AN EXCEPTIONALLY LARGE METEORoid storm was detected on the moon by the Apollo seismic network between 20 to 30 June 1975, attaining daily impact rates five to ten times larger than the normal steady rates [1]. The storm has been interpreted as arising from a meteoroid cloud with a diameter of 0.1 astronomical unit and a total mass of [10.sup.13] to [10.sup.14.g.] Duennebier et al. [1] have estimated that a total mass of fragments of about 1.8 X [10.sup.6] g collided with the moon during the event.

To the best of our knowledge, however, no effects on Earth were reported as arising from this large event. Given the cross sections represented by Earth in comparison to the moon, a total meteoroid mass of about 2.4 X [10.sup.7] g should have impacted Earth during the 10-day period, which corresponds to an average of 2.4 x [10.sup.6] g/day. This is one order of magnitude larger than the most important regular Geminid meteoroid shower of about 1 X [10.sup.5] to 3 X [10.sup.5] g/day (0.1 to 0.3 ton/day) [2, 3]. These numbers, however, are likely to be larger for Earth because of its larger accretion effect [4].

The June 1975 storm was thought to be a very rare event because of its exceptional strength [1, 5]. The radiant direction was toward the sun. There is a suggestion that it could be an enhancement of the well-known [beta]-Taurid daytime shower [5]. Brecher [6] suggested that the June 1975 meteoroid storm was associated with the "Canterbury Swarm" as a result of the remains of an early Comet Encke fragmentation, which would also include the [alpha]-Taurid and [beta]-Taurid showers and two asteroids (2212 Hephestos and 1982 TA). According to Brecher [6], the close encounter of such fragments with the Earth-moon system might have produced some extraordinary events in the past, such as the 25 June 1178 flash on the moon, reported by a Canterbury monk, and the 30 June 1908 Tunguska event in Siberia.

The storm might also be the result of a more recent large fragmentation event in space. Such an event was suggested by Halliday [7], in order to explain the first observational detection of multiple meteorite falls from the same orbit (the Innisfree and Ridgedale meteorites, detected on 6 February 1977 and on 6 February 1980, respectively, almost at the same universal time (UT) and falling less than 500 km from each other).

We decided to inspect old data on very low frequency (VLF) propagation obtained in the period. Long-distance VLF transmissions propagate in an Earth-ionosphere spherical waveguide, according to well-known models [8, 9]. The VLF phase variations are directly related to changes in the height of the upper boundary of the waveguide, located in the low terrestrial ionosphere. The boundaries are set by a certain electron density. Nighttime height is typically 85 km at the ionosphere E region, whereas daytime height is 70 km at the D region. On the other hand, meteoroids are known to produce ionized trails as the result of conversion of the kinetic energy of the meteors into potential energy of ionization as the meteors are slowed down by collisions with gases in the upper atmosphere [10]. Observational results and model predictions, assuming a dustball structure for meteoroids, relate their masses to the heights where the trails are defined [11, 12]. For trails ending at 85 and 70 km, the meteoroid masses should be in the range of 0.1 to hundreds of grams, respectively (these figures should be considered as lower limits). Indeed, for the June 1975 storm, Duennebier et al. [1] estimated the density of the cloud, for an assumed distribution for the detected objects, and found that 18% of the mass in the observed range (50 g to 50 kg) was in the fraction with mass greater than 5 kg.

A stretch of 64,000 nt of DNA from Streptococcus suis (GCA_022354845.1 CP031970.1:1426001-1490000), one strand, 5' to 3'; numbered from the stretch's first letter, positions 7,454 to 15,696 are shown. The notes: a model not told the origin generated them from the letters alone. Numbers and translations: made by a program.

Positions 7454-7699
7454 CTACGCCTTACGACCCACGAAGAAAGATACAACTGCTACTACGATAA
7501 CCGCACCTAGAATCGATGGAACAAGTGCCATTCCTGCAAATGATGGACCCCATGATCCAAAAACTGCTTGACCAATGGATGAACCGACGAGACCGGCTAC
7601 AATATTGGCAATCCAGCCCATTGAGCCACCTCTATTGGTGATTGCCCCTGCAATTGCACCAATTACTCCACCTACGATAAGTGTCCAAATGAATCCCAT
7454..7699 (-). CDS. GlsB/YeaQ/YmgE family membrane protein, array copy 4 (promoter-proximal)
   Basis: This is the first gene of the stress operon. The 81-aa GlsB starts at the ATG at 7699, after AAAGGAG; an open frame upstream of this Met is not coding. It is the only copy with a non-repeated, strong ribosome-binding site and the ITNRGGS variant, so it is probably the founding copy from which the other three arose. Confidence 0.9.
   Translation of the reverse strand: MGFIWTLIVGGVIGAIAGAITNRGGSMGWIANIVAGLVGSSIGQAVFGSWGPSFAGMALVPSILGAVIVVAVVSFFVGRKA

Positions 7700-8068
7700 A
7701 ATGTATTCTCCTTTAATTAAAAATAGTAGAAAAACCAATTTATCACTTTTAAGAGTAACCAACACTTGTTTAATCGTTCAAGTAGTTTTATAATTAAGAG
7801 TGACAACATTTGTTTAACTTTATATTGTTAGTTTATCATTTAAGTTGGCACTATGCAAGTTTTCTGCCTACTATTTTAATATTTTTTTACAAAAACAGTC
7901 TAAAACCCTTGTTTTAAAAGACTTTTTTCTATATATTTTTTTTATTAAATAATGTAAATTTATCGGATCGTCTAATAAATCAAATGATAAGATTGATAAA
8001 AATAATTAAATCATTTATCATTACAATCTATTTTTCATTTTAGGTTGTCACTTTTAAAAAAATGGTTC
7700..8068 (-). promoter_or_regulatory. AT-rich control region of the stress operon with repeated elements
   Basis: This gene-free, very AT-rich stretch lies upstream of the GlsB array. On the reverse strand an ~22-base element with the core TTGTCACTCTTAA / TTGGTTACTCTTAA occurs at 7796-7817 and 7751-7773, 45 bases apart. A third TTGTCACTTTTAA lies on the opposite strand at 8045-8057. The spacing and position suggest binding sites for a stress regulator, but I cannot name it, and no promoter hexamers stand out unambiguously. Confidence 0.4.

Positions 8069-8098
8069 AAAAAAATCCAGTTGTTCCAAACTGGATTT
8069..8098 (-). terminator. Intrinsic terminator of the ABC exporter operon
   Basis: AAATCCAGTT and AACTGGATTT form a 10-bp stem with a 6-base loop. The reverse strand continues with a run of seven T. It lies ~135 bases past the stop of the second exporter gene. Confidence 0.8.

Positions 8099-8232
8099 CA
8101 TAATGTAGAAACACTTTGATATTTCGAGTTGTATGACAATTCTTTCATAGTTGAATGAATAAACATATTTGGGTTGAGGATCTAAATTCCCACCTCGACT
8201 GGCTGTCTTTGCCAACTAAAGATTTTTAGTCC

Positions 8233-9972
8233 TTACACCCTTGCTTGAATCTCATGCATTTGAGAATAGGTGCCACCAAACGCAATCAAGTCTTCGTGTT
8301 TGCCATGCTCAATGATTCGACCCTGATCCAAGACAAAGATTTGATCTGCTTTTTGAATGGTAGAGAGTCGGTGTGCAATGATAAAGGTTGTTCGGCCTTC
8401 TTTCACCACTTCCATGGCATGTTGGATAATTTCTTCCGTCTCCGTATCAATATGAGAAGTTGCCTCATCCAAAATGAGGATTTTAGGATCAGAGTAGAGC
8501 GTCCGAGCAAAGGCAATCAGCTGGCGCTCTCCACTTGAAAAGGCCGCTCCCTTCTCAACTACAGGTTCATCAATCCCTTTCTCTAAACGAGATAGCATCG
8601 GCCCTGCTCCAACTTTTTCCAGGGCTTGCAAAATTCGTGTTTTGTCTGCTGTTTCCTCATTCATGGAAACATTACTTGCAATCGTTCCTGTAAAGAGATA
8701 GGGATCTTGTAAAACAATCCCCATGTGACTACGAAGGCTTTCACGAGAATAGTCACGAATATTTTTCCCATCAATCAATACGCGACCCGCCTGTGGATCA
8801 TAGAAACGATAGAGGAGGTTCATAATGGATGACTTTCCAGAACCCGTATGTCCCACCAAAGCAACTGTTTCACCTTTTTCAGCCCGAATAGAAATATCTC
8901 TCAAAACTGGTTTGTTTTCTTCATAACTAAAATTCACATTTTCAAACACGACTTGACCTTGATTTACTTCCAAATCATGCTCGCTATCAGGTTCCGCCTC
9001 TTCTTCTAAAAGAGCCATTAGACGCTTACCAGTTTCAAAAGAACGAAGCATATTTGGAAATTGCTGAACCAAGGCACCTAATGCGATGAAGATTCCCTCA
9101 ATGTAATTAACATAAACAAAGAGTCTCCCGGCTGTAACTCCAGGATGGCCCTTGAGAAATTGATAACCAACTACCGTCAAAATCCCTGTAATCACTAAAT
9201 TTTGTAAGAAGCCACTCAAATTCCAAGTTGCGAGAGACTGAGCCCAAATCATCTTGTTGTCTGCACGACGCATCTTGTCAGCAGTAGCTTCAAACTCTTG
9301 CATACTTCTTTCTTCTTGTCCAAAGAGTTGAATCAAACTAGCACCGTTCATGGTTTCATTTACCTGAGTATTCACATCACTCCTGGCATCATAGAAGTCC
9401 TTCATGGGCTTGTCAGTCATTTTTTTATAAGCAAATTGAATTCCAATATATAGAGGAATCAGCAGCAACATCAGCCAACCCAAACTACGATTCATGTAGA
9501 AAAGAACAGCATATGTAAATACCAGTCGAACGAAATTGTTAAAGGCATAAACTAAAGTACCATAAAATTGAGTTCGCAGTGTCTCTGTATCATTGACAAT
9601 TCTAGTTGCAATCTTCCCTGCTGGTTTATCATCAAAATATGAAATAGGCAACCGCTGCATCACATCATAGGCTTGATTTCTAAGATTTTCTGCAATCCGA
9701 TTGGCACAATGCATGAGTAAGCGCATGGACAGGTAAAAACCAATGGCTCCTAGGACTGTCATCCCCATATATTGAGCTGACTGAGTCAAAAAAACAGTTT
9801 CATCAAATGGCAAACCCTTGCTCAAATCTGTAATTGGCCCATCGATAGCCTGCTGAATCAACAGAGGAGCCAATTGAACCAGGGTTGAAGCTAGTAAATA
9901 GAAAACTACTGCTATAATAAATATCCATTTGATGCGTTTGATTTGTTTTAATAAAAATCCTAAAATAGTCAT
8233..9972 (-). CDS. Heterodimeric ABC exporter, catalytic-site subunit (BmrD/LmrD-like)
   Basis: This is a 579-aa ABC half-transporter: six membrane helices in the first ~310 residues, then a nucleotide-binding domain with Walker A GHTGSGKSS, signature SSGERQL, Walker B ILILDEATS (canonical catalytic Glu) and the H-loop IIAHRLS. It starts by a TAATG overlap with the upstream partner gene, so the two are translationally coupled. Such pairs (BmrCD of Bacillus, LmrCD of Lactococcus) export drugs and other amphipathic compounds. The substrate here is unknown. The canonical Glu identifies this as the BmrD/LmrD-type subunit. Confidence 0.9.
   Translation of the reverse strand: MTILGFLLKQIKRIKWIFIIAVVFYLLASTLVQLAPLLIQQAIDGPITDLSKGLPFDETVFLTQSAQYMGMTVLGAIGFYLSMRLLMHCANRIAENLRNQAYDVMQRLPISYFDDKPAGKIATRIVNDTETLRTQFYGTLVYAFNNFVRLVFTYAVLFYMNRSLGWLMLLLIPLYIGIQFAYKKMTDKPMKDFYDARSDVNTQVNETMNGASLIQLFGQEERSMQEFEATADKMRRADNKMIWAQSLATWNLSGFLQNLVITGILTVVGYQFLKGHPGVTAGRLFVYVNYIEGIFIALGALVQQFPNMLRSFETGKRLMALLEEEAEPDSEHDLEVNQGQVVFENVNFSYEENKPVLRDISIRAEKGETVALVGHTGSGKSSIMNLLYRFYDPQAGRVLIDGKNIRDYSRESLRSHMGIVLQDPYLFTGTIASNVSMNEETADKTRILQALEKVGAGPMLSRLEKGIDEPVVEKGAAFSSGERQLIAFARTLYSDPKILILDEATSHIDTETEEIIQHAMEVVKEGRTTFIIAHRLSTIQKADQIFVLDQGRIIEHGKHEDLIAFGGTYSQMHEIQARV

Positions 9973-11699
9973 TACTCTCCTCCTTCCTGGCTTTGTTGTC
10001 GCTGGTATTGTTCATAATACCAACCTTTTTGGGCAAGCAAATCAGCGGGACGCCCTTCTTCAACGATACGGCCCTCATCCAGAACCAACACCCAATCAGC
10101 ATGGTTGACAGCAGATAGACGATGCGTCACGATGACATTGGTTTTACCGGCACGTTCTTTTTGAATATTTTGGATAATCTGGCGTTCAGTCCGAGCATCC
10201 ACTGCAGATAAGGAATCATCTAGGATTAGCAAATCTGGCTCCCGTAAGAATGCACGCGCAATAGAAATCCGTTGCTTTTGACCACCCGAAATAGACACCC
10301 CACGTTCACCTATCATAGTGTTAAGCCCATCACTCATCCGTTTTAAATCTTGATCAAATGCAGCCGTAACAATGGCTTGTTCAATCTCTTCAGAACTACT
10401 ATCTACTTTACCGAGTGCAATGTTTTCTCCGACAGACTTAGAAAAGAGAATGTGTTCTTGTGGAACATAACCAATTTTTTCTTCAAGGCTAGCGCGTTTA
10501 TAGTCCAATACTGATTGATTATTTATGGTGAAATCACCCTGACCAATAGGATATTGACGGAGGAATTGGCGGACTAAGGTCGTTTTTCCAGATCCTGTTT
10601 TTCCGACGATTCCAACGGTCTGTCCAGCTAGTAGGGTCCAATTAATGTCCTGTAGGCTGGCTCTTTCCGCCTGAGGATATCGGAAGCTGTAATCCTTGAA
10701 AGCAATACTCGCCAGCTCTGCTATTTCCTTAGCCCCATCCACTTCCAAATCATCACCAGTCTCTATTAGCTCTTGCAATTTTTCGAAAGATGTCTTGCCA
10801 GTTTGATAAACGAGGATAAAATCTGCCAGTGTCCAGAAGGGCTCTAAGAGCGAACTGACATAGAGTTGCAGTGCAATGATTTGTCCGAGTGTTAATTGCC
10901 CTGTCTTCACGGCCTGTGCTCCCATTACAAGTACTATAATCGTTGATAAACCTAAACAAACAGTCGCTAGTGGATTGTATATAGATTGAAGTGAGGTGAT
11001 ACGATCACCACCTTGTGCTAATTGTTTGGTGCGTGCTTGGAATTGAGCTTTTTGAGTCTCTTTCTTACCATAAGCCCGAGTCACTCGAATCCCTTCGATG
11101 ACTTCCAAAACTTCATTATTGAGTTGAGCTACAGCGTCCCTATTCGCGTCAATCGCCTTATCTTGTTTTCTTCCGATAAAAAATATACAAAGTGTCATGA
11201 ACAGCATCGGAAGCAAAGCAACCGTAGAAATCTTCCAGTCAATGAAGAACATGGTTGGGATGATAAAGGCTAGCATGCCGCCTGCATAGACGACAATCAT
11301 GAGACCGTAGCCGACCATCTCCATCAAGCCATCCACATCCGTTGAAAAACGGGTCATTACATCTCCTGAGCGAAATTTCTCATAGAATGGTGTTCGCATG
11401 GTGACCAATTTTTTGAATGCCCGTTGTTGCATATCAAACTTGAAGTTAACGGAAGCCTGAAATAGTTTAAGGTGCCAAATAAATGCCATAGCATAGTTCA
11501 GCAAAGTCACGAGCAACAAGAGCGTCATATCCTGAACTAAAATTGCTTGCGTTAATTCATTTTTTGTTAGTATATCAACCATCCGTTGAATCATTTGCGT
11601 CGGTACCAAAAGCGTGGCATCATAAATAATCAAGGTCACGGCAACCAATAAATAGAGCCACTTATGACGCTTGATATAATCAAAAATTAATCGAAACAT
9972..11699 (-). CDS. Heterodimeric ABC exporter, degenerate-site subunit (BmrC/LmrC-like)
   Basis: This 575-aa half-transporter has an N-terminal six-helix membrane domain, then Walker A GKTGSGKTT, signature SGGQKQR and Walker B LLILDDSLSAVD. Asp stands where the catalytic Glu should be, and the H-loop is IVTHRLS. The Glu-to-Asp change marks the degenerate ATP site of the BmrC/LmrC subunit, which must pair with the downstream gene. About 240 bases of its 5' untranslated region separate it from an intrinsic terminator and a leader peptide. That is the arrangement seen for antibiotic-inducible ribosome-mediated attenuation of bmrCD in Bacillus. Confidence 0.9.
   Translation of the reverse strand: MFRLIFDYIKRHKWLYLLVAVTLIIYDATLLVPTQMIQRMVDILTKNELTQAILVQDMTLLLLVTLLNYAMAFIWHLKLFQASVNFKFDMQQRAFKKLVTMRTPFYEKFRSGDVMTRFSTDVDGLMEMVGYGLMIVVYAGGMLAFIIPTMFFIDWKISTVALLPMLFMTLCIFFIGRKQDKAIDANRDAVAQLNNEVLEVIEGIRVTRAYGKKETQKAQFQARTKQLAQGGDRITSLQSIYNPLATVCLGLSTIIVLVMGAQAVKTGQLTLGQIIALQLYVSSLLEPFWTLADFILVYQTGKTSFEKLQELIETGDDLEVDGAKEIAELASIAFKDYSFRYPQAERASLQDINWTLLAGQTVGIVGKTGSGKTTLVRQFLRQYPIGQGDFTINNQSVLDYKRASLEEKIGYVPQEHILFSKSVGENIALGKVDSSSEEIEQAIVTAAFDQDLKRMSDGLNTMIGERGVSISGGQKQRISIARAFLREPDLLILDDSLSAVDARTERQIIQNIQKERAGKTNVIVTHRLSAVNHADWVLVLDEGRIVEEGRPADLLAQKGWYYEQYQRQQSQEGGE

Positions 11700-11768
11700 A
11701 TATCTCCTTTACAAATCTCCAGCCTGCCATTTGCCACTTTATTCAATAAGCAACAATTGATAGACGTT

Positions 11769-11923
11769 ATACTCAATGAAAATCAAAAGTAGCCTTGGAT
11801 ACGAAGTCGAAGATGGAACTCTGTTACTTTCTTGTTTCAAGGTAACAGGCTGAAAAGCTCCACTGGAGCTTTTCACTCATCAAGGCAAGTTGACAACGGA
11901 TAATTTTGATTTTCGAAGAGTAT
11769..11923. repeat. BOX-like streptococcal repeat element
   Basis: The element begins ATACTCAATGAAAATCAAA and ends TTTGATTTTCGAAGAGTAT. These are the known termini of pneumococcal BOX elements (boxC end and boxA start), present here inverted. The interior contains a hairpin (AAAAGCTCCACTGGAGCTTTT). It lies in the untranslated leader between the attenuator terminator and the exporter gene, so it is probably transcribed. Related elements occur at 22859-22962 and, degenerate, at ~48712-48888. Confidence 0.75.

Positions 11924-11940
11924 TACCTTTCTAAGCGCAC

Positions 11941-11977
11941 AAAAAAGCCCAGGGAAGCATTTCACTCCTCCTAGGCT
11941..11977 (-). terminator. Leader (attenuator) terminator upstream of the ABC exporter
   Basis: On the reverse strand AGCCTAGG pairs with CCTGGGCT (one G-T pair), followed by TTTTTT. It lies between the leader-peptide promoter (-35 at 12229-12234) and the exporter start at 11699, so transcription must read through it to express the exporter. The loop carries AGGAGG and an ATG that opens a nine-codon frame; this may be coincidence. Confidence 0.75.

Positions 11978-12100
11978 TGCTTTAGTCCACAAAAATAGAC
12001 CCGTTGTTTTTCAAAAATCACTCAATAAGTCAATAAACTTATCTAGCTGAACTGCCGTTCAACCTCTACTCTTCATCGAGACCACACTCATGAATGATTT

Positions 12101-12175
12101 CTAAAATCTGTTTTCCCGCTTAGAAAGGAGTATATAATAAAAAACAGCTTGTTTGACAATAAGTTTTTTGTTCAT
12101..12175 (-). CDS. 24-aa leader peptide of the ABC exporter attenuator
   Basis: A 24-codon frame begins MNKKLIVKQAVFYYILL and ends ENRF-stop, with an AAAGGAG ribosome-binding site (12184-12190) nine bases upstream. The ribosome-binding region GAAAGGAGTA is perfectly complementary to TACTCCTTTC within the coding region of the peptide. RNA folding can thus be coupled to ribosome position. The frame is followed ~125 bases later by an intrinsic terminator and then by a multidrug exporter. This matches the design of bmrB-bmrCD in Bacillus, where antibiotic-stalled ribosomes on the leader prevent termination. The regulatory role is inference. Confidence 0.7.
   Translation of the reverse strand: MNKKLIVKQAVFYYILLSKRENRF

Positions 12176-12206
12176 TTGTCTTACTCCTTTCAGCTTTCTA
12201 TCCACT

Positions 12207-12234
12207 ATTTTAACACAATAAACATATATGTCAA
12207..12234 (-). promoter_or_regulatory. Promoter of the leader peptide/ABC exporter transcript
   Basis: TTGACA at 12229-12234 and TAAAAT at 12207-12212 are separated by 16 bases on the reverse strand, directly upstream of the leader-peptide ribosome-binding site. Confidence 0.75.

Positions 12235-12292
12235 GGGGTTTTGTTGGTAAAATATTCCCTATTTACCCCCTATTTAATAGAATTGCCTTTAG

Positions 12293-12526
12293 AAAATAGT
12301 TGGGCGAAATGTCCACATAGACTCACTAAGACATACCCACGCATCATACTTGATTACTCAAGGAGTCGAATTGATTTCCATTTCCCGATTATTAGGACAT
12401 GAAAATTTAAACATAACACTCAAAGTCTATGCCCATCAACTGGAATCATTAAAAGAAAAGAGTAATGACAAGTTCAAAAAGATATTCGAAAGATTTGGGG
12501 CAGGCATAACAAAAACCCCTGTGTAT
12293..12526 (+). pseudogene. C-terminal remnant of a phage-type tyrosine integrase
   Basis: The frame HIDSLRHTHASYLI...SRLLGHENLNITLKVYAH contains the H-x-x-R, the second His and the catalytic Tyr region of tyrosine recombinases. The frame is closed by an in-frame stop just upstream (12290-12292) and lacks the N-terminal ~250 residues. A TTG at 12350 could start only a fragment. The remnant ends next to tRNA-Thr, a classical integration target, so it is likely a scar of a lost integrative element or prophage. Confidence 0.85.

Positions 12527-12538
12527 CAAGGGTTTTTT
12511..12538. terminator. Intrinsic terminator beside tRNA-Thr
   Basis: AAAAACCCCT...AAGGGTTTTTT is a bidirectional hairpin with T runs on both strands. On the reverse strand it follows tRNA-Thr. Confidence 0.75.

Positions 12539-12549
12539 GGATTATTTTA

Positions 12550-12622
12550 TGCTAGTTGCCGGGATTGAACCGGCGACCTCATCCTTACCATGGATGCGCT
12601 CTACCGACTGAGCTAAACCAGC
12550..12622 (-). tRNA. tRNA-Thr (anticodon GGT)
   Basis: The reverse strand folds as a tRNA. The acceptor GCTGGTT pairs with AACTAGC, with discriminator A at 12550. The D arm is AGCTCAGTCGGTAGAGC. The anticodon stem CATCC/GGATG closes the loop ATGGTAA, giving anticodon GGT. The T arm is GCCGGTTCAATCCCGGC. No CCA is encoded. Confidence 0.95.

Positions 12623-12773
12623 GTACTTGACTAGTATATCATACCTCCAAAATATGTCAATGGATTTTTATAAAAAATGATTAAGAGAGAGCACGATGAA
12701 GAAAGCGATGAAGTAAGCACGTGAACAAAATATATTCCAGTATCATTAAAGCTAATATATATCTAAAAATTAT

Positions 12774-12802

The effects of regular meteoroid showers in VLF transmissions have been known for some time [12, 15]. However, the showers are known to produce small 4 to 7 [delta] deviations in nighttime mean phase levels, which can be observed only in the absence of other anomalous propagation effects (caused by particle precipitation and high geomagnetic activity).

We searched for effects of the June 1975 event on the VLF propagation paths shown in Fig. 1. Data were available in strip charts and were reduced every 30 min. The transmissions received at Itapetinga Radio Observatory, Atibaia, Brazil, were from the radio transmitters Omega-Trinidad (at 10.2 and 13.6 kHz), Omega-Haiku, Oahu, Hawaii (10.2 kHz), and NAA, Cutler, Maine (17.8 kHz). Omega-Japan (10.2 and 13.6 kHz) transmissions were received at the University of Queensland, Brisbane, Australia. Propagation data from NLK (18.6 kHz), Jim Creek, Seattle, Washington, obtained at Nishinomiya, Japan, did not show any important anomaly in the period of interest [16]. NAA (17.8 kHz) signals received at Thule, Greenland, Exhibited a smooth change in diurnal phase variation, with a minimum signal late in June [17], a normal effect that may be attributed to a seasonal dependence, because that propagation path is under sunlight nearly all the time in the northern summer.

Limited by the observing schedules, the data gathered at Atibaia covered the period 17 to 30 June 1975, and the undisturbed days used for comparison were 17 and 18 June 1975. The data from Brisbane covered a larger period, 3 June to 15 July 1975, with the best undisturbed days 28 June to 13 July. The NAA data received at Atibaia were difficult to analyze and required daily adjustments, because of the phase jumps that occur when the two transmitting antennas are switched. Omega-Japan (13.6 kHz) and other VLF data received at Brisbane were quite noisy and difficult to analyze.